Philippine satellite seen to boost food security, disaster response
Rainier Allan Ronda (The Philippine Star) - January 15, 2016 - 9:00am

TOKYO – A team of young Filipino scientists and engineers has designed and built a microsatellite, which can help the Philippines in food security, disaster response and preparedness, and guarding its territory.

Experts from Japan’s Hokkaido University and Tohoku University helped the team of Filipino scientists and engineers in designing and building the 50-kilogram microsatellite Diwata-1.

The Philippines sent a delegation to Japan for the handover of Diwata-1 to Japan Aerospace Exploration Agency. JAXA will ship and endorse Diwata-1 to the US, from where it will be launched into space and deployed into orbit in April.

The satellite images from Diwata-1 can be used to provide data on marine and agricultural resources of the country, according to Rogel Mari Sese, head of the Department of Science and Technology’s National Space Program and a member of the Philippine delegation.

For instance, big fishing companies have been using satellite images to determine areas where they should deploy their vessels to catch fish.

“That application can translate to increased productivity for our fishermen and farmers. Having an extensive kind of image, like for example sea surface temperature, you can disseminate that information to local government units. Our fishermen can be told to go to certain areas to catch more fish,” Sese told The STAR.

“They don’t have to waste fuel for their motor banca, as well as valuable man-hours, roaming around areas looking for fish where there is none.

“Using satellites is a more efficient way of capturing images. Because with one shot, you cover a much larger area. Using an airplane, you have to do countless flights using up so much gasoline,” he added.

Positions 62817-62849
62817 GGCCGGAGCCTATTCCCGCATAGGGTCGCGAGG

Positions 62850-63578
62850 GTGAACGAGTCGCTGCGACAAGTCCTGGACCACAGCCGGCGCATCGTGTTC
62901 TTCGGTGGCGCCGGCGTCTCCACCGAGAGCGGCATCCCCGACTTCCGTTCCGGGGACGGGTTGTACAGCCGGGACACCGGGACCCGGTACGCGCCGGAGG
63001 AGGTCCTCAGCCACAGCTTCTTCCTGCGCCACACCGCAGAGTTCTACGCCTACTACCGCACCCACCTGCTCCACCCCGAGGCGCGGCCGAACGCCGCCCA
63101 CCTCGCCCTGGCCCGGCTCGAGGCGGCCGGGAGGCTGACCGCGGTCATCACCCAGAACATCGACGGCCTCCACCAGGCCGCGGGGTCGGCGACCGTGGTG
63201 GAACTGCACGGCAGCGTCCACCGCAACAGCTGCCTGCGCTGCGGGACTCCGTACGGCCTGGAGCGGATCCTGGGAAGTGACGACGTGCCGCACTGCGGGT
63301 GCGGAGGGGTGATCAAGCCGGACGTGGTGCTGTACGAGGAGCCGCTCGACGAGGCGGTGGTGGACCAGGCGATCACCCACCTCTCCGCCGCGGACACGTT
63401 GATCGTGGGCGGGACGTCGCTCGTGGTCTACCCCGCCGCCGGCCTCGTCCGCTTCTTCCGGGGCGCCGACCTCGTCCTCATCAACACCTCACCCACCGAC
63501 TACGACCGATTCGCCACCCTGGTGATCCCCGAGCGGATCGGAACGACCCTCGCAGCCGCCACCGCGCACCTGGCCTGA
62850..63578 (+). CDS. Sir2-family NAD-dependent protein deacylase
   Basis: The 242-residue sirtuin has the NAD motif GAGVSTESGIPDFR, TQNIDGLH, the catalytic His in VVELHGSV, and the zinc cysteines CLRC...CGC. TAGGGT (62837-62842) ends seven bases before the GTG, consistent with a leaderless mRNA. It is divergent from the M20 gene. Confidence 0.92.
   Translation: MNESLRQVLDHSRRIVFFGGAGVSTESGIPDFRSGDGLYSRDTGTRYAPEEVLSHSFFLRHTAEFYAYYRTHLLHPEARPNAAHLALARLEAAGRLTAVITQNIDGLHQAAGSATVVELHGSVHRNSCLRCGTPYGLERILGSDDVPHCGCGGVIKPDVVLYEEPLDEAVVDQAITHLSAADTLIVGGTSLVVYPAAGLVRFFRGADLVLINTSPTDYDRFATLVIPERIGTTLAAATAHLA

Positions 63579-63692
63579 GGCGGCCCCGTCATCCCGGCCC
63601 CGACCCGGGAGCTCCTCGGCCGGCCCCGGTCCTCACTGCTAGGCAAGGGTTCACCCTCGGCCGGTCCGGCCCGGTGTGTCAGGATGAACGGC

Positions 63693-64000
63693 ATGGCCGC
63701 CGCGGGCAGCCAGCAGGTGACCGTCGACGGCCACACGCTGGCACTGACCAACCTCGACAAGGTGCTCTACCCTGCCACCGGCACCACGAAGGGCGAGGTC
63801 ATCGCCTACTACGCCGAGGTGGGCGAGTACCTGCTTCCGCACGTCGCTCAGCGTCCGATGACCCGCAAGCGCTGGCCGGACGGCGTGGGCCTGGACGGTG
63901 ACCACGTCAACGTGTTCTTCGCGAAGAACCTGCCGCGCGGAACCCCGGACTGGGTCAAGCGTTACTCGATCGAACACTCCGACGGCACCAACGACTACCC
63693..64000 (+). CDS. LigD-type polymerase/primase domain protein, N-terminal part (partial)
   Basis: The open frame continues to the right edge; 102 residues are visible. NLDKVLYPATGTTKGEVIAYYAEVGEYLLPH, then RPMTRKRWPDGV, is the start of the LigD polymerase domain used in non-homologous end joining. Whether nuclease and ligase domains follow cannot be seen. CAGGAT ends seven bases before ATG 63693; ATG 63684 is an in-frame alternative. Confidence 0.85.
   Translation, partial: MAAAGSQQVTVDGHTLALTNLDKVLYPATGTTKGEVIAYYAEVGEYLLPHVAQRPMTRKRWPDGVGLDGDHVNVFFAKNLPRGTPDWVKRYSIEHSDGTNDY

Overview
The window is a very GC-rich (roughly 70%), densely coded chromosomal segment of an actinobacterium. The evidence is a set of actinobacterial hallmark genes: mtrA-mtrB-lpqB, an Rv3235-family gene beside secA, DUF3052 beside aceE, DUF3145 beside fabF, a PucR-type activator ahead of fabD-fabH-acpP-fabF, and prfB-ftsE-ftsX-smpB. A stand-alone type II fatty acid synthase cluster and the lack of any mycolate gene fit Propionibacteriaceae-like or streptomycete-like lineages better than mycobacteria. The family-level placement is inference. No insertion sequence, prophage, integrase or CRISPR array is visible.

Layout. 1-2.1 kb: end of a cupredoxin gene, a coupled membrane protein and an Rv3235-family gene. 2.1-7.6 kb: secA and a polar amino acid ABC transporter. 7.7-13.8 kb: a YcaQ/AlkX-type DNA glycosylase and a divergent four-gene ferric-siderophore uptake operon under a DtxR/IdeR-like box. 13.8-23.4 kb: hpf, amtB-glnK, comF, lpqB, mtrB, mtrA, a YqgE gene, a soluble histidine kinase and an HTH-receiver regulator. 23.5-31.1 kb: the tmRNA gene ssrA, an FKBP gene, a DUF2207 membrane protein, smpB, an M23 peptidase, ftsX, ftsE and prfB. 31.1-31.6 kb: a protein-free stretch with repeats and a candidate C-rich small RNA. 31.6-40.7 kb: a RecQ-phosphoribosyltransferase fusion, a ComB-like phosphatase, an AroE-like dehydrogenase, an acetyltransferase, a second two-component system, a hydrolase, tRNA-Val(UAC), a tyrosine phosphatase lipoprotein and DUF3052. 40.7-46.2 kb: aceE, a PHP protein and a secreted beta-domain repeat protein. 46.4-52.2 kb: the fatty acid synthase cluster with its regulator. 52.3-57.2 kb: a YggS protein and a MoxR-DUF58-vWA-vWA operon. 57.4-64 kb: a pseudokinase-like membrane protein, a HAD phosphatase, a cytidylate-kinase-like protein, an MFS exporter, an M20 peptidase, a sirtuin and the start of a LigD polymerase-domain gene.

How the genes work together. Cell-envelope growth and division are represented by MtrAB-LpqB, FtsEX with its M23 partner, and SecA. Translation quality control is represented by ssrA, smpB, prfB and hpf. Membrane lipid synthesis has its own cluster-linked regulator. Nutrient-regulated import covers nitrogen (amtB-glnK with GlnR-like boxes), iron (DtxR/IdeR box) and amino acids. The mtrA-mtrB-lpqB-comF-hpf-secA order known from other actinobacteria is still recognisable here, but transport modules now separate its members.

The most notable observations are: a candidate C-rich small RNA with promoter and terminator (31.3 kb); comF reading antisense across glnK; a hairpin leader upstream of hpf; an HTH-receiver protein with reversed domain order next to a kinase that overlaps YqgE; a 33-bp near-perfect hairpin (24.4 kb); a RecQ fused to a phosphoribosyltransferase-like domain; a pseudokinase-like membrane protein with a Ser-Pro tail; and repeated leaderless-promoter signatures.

The use of satellite images can also help increase the efficiencies in many areas.

Sese said in farming, satellite images can be used to estimate how many cavans of palay can be harvested from a parcel of land and determine the best time to harvest the crop.

“That can translate to food security because we can also assess if we need to import rice or if we already have sufficient rice production,” he said.

In times of disaster, satellite images can help in estimating the extent of damage to agriculture.   

“We can assess the extent of damage, like how many hectares of farmlands were really affected, which was actually a problem for the Department of Agriculture. Because right now, their estimation is done arbitrarily, it’s not supported by data. They are really guessing,” Sese said.

“Sometimes, there is really a tendency to overestimate because they know they can get more in terms of rehabilitation funds,” he added.

 

ACIRC AREAS DEPARTMENT OF AGRICULTURE DEPARTMENT OF SCIENCE AND TECHNOLOGY HOKKAIDO UNIVERSITY AND TOHOKU UNIVERSITY IMAGES JAPAN AEROSPACE EXPLORATION AGENCY NATIONAL SPACE PROGRAM ROGEL MARI SESE SATELLITE SESE
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